Big Apple PM: Well, apart from the Goat Islands announcement, Prime Minister Andrew Holness seems to have done rather well in New York – and his social media team did a great job of publicizing it. Live tweets, live video on Facebook and simple photo ops (including one with Barack and Michelle Obama) flooded our social media timelines. Although some people seem to find this kind of engagement a little over the top, most appreciate it (I certainly do). You can read the Prime Minister’s speech at the UN General Assembly here. Another big gold star for the Prime Minister in New York was the ratification of the ILO Convention C 189 (also known as the Domestic Workers Convention). This is a tremendous moment for Ms. Shirley Pryce of the Jamaica Household Workers Union, who has worked so hard for this cause, with the support of the 51% Coalition. “We are committed to the protection of rights of the most vulnerable among us and to ensure the welfare of domestic workers within the framework of our determination to promote a decent work for all,” the PM said.
Pardon for Marcus Garvey: It would be an incredible achievement for both President Barack Obama and our Prime Minister – but most of all, a victory for the Jamaican people – if our National Hero Marcus Garvey could be posthumously pardoned by the U.S. Government for his wrongful 1923 conviction for mail fraud. We wish this could happen before President Obama steps down. The Holness administration is really pushing for it. “The time has come when he should be exonerated…and that time is now,” the PM said. Here there is clearly the influence of former Prime Minister Bruce Golding’s son Steven, President of the Universal Negro Improvement Association (UNIA) in Jamaica. You can sign and share the White House petition link here.
The media became completely distracted by the sudden death of a schoolboy footballer in the early moments of a football match. Dominic James, the 19-year-old captain of St. George’s College football team, collapsed and died, apparently from heart failure at a televised match against Excelsior High School at Stadium East in Kingston on Tuesday. It was a very sad event and there was an outpouring of condolences and sympathy – followed by a burst of moral outrage after one journalist over-zealously tweeted a part of his death certificate, showing that he died of heart failure. Mr. Abka Fitz-Henley of Nationwide News Network did apologize.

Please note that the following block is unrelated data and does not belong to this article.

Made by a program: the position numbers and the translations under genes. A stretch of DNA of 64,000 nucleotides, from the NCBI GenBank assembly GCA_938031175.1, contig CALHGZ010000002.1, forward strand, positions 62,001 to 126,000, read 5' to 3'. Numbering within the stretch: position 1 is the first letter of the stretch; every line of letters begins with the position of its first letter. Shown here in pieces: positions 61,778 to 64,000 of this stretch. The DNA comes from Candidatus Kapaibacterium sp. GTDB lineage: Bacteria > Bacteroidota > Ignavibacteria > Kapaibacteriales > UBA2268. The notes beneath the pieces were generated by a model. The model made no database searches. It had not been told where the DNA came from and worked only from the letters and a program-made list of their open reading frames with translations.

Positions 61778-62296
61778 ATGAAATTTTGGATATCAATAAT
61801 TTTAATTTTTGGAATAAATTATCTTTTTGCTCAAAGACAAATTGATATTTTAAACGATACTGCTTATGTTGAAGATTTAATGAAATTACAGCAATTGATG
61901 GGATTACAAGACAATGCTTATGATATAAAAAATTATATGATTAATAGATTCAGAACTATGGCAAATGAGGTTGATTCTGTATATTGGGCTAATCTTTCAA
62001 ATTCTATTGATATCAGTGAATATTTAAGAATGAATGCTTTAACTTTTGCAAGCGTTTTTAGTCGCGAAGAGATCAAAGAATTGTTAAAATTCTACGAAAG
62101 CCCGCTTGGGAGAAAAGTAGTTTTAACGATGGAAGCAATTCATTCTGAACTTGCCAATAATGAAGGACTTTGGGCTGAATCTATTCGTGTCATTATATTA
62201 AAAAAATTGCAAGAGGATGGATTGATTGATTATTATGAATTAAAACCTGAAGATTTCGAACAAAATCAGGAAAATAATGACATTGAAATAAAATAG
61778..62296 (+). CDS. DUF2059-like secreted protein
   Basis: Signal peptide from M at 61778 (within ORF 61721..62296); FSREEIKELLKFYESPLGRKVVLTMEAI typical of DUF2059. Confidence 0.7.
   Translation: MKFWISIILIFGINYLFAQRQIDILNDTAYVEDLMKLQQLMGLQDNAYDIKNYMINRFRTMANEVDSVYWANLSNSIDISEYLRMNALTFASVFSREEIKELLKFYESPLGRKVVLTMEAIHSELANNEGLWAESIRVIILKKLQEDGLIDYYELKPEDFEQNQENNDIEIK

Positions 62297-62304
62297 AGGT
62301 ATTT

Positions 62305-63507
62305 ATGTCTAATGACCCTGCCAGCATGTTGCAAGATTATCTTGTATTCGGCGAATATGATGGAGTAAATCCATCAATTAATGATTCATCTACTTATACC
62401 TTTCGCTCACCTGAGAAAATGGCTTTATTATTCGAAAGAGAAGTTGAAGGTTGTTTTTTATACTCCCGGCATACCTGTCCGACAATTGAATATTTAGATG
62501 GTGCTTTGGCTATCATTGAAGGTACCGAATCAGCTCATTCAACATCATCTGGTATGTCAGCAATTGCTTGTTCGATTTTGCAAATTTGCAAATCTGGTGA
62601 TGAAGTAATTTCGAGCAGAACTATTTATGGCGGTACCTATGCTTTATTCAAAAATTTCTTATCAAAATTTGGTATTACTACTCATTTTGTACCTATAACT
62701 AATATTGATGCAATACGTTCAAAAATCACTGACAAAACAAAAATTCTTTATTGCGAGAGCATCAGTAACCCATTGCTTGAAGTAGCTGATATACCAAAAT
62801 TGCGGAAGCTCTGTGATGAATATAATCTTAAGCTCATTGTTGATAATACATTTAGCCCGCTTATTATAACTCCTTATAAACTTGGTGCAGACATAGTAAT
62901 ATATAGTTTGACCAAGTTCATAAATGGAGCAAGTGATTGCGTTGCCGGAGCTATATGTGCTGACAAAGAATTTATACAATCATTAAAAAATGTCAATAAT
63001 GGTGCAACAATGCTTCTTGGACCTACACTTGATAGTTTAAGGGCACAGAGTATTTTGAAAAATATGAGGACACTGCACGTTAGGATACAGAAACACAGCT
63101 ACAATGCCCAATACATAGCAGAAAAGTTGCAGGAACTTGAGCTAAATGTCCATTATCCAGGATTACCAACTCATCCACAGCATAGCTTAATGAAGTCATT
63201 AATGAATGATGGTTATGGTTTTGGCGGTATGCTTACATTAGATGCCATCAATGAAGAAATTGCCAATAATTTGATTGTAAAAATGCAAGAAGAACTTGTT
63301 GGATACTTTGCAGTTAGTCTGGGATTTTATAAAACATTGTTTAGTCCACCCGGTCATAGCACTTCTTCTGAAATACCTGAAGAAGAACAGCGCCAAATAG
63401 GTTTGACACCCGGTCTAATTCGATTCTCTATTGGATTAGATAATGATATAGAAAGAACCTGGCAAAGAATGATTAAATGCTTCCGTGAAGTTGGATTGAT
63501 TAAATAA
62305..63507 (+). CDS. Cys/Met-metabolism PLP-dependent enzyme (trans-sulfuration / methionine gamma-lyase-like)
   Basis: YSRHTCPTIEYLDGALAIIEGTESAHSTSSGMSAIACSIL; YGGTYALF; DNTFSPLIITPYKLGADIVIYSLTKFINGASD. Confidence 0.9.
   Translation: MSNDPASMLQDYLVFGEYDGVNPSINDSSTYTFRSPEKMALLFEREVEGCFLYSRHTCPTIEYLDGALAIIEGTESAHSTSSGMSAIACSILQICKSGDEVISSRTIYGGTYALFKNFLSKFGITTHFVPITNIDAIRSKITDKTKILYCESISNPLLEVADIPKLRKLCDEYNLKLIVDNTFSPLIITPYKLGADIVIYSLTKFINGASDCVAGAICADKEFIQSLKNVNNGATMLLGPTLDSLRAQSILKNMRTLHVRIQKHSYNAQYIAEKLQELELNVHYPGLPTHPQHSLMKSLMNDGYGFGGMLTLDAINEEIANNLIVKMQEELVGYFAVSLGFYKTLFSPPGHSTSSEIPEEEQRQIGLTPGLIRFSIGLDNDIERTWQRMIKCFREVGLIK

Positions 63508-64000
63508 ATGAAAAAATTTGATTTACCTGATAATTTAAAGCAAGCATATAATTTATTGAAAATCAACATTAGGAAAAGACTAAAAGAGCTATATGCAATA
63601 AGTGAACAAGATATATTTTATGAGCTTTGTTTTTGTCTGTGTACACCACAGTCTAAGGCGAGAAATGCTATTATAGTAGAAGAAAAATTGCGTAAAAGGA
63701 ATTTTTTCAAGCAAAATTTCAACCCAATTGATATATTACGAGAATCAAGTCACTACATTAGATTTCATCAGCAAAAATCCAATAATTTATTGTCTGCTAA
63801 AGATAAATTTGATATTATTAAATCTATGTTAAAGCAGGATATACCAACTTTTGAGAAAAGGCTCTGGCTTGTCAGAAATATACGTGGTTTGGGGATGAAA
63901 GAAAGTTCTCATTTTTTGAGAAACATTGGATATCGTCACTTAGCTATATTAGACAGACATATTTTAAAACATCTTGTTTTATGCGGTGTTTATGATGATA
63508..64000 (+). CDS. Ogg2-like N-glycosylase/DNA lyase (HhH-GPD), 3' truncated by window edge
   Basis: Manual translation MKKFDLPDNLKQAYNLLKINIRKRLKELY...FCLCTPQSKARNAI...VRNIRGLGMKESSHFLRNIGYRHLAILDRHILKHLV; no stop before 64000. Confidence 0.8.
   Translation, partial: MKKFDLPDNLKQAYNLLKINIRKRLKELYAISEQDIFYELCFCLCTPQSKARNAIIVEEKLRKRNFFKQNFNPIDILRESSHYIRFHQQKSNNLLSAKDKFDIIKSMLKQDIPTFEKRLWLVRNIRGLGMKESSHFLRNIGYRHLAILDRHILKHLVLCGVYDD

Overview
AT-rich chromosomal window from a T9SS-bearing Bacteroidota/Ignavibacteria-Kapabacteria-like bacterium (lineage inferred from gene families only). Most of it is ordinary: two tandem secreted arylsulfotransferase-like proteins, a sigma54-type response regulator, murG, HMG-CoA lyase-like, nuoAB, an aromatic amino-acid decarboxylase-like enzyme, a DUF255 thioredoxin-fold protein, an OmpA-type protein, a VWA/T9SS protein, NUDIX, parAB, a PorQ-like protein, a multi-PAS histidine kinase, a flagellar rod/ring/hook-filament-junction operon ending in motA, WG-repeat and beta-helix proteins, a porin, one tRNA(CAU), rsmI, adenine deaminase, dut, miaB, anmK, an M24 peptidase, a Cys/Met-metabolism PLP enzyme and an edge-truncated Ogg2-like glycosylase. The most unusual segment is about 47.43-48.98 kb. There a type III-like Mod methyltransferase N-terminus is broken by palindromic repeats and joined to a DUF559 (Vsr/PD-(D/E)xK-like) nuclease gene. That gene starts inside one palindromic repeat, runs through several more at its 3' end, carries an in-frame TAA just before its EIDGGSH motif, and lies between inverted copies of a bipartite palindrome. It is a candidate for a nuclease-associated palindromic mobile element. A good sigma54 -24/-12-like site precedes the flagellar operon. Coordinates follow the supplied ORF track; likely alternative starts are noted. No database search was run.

Another sad death this week was that of journalist Ingrid Brown, aged only 39. Ingrid was a sweetheart, and an absolute professional. I always enjoyed working with her; she did great coverage of HIV/AIDS and women’s issues and was an excellent writer.
At least 15 people were killed in and around the “tourism mecca” of Montego Bay in the past week! Many of these murders took place in broad daylight, on main roads, etc. – including the murder of a school bus driver in the town, when two students were injured. Some schools sent children home early. I have not captured all the names of the victims here, I realize. We can put it down to gang activity and scamming – yes, but we have to tackle the root causes of these activities. Meanwhile, my heart goes out to the families and friends of all these Jamaicans who have passed. And this is an incomplete list, tragically…
Unidentified man, Sir Florizel Glasspole Boulevard, East Kingston
Oral Palmer, 35, Effortville, Clarendon
Conroy Nelson, 33, Effortville, Clarendon
Winston Palmer, May Pen Market, Clarendon
Unidentified man, Hellshire, St. Catherine
Unidentified man, Port Henderson Road/Portmore, St. Catherine (mob killing)
Alvin Clarke, 44, Creek Street, Montego Bay, St. James
Keith Morgan, 21, Church Street, Montego Bay, St. James
Bobby Clarke, Ironshore, Montego Bay, St. James
Franklyn Lawrence, 43, Union Street, Montego Bay, St. James
Adrian Anglin, 32, Spring Mount, St. James
Robert James, 35, Mt. Salem, St. James
Kemoy Nelson, Mt. Salem, St. James
Conroy Campbell, 49, Cambridge, St. James
Ricardo Nelson, 27, Long Bay, St. James
Michael Smith, 24, Long Bay, St. James
Unidentified man, Green Island, Hanover (killed by police)
Desmond Ferguson, 44, Main Street/Lucea, Hanover
Asan Anderson, 43, Drapers Heights, Portland
Leroy McCoy, 48, Drapers Heights, Portland
Joan Patterson Fitzgerald, 51, Hope Bay, Portland
Javelle Bakers, 31, Orange Park/Golden Grove, St. Ann
Kelly Robinson, 48, Higgin Town, St. Ann
Cecil Taylor, 46, Highgate, St. Mary
Unidentified man, Santa Cruz, St. Elizabeth